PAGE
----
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Take seriously the power of networks (or just look at some COOL maps)

A few days ago, I met a guy because he was my wife’s girlfriend’s boyfriend. He turned out to be a high ranking official who had some fascinating inside stories about aid and corruption in an African country (which I won’t name to protect his privacy).

A local aid worker friend recommended an orthopedist to treat my wife’s badly injured ankle while we were in Addis Ababa. The orthopedist was able to give my wife relief (at full American prices, which went to his NGO) and then he asked if I knew that crazy aid criticizing NYU professor.

One of the best hiring decisions I ever made was to employ my friend’s wife’s neighbor’s daughter.

More and more people are discovering the power of social networks (consult the avalanche of popular books on connectedness and shrinking degrees of separation). Being well-connected to other people, who are in turn well-connected, is a powerful way to get information, to reduce search costs for employment or trade transactions, and to create strong incentives to behave well and protect your own reputation. Formal research in economics celebrates the economic payoff to social connectedness (aka social capital). Phenomena like the Hasidic diamond merchants of 47th street in Manhattan show the power of business networks based on ethnicity and family. Ethnic networks are common in Africa, like the Hausa traders in West Africa, or Luo fish merchants in Kenya.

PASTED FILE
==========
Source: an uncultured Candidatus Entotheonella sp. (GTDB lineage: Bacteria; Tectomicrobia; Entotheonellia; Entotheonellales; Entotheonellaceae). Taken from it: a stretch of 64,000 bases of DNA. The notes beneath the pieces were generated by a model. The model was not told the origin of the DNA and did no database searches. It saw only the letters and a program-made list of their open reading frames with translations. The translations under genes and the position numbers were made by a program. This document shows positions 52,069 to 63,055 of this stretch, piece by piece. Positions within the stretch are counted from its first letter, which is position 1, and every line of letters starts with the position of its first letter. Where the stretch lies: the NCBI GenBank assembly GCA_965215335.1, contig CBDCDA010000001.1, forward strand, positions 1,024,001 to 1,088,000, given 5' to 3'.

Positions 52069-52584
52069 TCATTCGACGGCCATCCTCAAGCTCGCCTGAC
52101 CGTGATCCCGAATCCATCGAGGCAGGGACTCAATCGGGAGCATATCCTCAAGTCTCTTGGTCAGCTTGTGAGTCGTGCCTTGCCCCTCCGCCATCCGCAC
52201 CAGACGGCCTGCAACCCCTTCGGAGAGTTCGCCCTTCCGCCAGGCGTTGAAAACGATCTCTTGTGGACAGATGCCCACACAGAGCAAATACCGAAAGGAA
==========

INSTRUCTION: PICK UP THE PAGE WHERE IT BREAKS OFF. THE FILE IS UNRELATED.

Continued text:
The scorn usually shown for Nepotism and the Old Boy Network is so 20th century! The 21st century view is to respect the value of social connections wherever they come from!

OK, I’m exaggerating. You need to balance the value of social connections against accountability mechanisms, merit-valuing incentives, and ethical rules, so I don’t just hire my good-for-nothing cousin with other people’s money. Also you need to worry about people who are frozen out of networks through no fault of their own. But that is OFF MESSAGE, so I am going to ignore all that today.

Venture capitalists rely heavily on social networks to assess reputation and to make new deals. And so do social entrepreneurs. Someone tipped me off to, which is a fantastic web site for facilitating networks among social entrepreneurs: (pronounced ‘ziggy’ as in zeitgeist) is a space for making connections and gathering intelligence within the capital market that invests in good. It’s a social network, tool provider, and online platform for tracking the nature and amount of investment activity in this emerging market.